Almost every Harvard student of the past decade has contributed to the collaborative literary masterpiece that is the Q-Guide comment section. At the end of the semester, some students use their new-found freetime to craft poetic odes to a great course or professor, while others assemble cutting polemics no less artful — all in wonderful anonymity. A few highlights:
"Don’t be daunted by Ed Glaeser — he’s a cutie in disguise."
"If you have to take this class, it is because you are a sinner, for if you had not sinned, God would not have sent this course as a punishment."
Wedged between these quippy one-liners are essay-length screeds, often quoting directly from lecture or even citing previous Q-comments in delightful cross-generational self-referentialism that contributes to the Q’s impression as a unified work.
But while comments are useful and often amusing, there’s also an unsettling tenor to many of them. Consider a certain low-rated, required class in the Statistics concentration. One student felt so brutalized by one Statistics class that they felt obligated to write 880 words detailing its flaws. They quote reviews from the past several years which complained that problem sets were returned far too late to be helpful. Despite these past reviews, little change was made. We read that this student said half of their problem sets were unreturned at final exam time, and the feedback was inconsistent and unhelpful.
The reviews of many required Computer Science classes can be similarly dispiriting. One jokes that while two professors in the department are “insensitive and more or less own the fact that they are,” the third professor “differs from the two in that he is completely unaware of the effect his course is having on students.” Many of the reviewer’s classmates join them in panning the course materials in their comments, citing not only “minor misspellings / occasional off-by-one errors” but also “typos that actually affect the student’s learning.”
One review says that when these concerns are brought up, the professor “literally said to students that finding errors helps with my ~learning~ and ~depth of understanding~, but if you're like me and learning these things for the first time, all this does is create endless frustration and a shaky foundation for the rest of the CS courses you'll take.”
Another review described one professor explaining his Q-scores on the first day of class with “required+hard=sucks.” Fair enough. But too many of these complaints are not inherently about difficulty. They’re about quality. Harvard’s commitment to teaching foundational technical courses is severely lacking, and the University should be embarrassed.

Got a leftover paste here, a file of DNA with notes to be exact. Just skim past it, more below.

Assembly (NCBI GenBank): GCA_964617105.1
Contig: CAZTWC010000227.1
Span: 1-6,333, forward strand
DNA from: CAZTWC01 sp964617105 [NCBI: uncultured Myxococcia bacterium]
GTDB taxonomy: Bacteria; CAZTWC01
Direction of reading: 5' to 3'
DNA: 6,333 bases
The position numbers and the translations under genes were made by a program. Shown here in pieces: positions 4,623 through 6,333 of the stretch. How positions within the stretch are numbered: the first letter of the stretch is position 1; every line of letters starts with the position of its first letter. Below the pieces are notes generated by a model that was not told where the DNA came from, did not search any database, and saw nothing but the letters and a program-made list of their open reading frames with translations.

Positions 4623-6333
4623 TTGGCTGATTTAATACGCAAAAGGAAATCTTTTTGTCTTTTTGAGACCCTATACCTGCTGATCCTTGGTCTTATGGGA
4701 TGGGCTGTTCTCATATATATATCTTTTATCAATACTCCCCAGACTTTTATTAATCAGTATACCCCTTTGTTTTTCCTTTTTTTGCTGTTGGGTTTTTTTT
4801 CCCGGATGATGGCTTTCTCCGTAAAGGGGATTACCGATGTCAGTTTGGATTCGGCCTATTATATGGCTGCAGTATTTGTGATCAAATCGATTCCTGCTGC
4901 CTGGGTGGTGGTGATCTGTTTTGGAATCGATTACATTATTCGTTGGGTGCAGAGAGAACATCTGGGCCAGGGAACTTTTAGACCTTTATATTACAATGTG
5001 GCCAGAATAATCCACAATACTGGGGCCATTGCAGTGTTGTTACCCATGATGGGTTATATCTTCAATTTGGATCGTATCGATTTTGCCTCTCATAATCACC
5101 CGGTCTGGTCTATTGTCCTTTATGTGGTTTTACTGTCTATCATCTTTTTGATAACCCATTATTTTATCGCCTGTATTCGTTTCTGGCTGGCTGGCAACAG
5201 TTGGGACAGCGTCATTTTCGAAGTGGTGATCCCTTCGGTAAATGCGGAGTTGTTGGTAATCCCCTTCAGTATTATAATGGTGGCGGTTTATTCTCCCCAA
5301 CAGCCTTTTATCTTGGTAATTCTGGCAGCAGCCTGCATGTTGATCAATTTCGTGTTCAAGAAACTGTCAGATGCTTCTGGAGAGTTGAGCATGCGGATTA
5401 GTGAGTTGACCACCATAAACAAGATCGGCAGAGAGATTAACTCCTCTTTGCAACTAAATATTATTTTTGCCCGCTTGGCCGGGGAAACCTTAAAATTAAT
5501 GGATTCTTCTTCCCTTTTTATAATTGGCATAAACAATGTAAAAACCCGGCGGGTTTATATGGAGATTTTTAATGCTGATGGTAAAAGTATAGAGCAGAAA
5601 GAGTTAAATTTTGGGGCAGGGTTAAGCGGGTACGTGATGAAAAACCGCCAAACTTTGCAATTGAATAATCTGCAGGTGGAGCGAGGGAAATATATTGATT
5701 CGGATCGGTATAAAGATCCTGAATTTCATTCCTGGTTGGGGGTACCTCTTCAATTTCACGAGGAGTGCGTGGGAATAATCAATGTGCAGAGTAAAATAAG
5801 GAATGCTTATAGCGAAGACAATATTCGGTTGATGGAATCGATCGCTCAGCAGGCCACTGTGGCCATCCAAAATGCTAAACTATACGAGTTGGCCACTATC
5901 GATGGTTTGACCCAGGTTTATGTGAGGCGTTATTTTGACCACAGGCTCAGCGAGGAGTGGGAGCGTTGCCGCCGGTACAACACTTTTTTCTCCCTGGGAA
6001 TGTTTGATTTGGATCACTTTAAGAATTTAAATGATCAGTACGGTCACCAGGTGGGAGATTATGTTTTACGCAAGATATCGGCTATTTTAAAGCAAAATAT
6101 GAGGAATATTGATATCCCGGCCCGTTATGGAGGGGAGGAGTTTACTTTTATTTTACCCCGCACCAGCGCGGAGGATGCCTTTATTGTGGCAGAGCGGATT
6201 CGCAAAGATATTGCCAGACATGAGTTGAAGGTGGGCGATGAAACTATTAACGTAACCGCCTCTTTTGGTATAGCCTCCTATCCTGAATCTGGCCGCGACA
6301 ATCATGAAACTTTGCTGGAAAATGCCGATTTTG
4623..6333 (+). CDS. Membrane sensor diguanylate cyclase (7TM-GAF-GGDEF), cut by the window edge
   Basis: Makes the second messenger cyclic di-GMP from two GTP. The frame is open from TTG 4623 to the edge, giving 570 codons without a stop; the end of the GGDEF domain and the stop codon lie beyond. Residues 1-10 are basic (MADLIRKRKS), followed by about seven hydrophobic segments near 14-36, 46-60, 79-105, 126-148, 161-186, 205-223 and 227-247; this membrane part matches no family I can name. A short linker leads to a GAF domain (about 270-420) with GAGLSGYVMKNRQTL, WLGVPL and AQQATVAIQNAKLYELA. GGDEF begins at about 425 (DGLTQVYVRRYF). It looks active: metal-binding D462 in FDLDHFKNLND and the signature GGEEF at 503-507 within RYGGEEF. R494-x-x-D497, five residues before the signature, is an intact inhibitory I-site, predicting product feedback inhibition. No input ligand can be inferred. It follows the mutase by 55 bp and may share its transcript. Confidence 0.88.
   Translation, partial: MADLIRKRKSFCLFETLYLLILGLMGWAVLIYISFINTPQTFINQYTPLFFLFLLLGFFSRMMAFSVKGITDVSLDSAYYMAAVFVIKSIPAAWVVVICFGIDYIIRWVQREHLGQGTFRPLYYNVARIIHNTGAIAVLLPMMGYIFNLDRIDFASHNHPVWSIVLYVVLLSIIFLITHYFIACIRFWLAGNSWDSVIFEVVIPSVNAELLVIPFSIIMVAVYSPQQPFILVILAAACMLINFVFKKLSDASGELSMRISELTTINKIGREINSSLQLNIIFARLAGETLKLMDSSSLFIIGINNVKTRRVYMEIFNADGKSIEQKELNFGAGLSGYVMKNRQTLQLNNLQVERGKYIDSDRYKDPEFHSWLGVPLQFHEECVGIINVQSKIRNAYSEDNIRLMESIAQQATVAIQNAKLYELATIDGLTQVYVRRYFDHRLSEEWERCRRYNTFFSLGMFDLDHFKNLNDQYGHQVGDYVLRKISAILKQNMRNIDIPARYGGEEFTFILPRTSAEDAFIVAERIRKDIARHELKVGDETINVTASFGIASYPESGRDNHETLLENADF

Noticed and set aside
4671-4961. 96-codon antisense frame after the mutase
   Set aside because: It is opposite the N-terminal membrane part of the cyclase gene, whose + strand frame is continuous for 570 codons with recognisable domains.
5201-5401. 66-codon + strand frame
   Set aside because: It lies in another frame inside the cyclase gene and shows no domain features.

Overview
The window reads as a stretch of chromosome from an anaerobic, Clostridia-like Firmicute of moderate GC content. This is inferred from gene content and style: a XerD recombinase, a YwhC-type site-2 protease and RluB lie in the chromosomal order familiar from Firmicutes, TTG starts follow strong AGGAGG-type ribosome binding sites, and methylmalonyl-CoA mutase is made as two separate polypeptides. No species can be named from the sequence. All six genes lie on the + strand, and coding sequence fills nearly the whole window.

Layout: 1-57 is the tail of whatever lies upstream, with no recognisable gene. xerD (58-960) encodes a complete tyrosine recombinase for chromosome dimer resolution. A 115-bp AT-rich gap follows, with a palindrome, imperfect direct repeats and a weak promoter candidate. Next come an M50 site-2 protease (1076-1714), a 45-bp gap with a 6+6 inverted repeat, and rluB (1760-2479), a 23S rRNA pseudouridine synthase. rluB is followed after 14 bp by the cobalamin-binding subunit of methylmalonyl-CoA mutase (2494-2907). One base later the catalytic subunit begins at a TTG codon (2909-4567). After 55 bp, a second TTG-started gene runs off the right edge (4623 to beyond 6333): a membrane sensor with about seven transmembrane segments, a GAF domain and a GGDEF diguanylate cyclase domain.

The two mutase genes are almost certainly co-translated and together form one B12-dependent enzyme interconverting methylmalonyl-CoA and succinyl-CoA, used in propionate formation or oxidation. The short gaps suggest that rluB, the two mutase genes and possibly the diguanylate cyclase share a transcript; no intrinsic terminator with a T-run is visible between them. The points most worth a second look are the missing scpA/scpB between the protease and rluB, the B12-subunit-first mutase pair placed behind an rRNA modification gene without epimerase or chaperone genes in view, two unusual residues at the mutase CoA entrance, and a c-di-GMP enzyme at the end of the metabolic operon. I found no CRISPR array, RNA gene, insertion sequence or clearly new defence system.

There are shining exceptions. Professor Blitzstein (Q-score 4.4) read a comment that his otherwise good class was ruined by the lack of a textbook, and responded by writing an entire textbook. Professor Kohler teaches a large, unusually time-intensive CS lecture class but maintains a 4.6 Q-score through incredible conscientiousness and responsiveness to student feedback. But this receptivity is the exception. As I scrolled through the Q Guide, it felt like cohorts of STEM students were shouting their very specific and reasonable complaints into the void, unheeded.
The same University that moves mountains for endowment parity, that obsesses over cross-admit yield rates and USNWR rankings, seems not to have considered that maybe its commitment to excellence should extend to teaching. If the richest university in the world cannot afford sufficient course staff to return problem sets on time, then maybe the development office should start prioritizing pedagogy-restricted donations.
Better teaching would open the pockets of future alumni with a correspondingly better recollection of their college years. It would substantially improve yield, too. It is absolutely in Harvard’s self-interest, even narrowly conceived, to improve the quality of undergraduate teaching, and we should press the administration to appreciate this.
Finally, better teaching is a matter of social justice. My parents both have graduate degrees, and my private school prepared me very well for Harvard; in poorly taught technical classes, I can scrape by on prior knowledge and a well-educated support network. But as some Q-comments explicitly express, poor teaching constitutes an extremely unwelcoming introduction to the technical departments at Harvard that deters people of color from continuing in the these fields: “You will likely not want to continue in CS after the course if you have had little experience in the field before.”
Poor teaching deters underprivileged students from technical majors and widens racial and gendered wealth gaps. Its practical impact on racial justice cannot be overstated, and student activists and Undergraduate Council leaders have an obligation to pressure Harvard to prioritize undergraduate teaching.
It is great that we have a mechanism for providing feedback to professors and TFs, but too often the effort students put into their responses is wasted. Instructors have a gold mine of frequently constructive criticism that they neglect to our great disadvantage. Having the Q-Guide is a great first step, but the University needs to go further.
Professors should be expected, for example, to directly and constructively engage with negative Q reviews in their first lecture. A simple, substantially increased commitment of attention and resources from the University would both pressure and enable professors to solve a lot of the problems I’ve mentioned. I want to call Harvard the greatest university in the world with pride and sincerity, and improving its teaching is, as the Q would say, a necessary prerequisite.
Aurash Z. Vatan ’23 is a resident of Mather House. His column appears on alternate Tuesdays.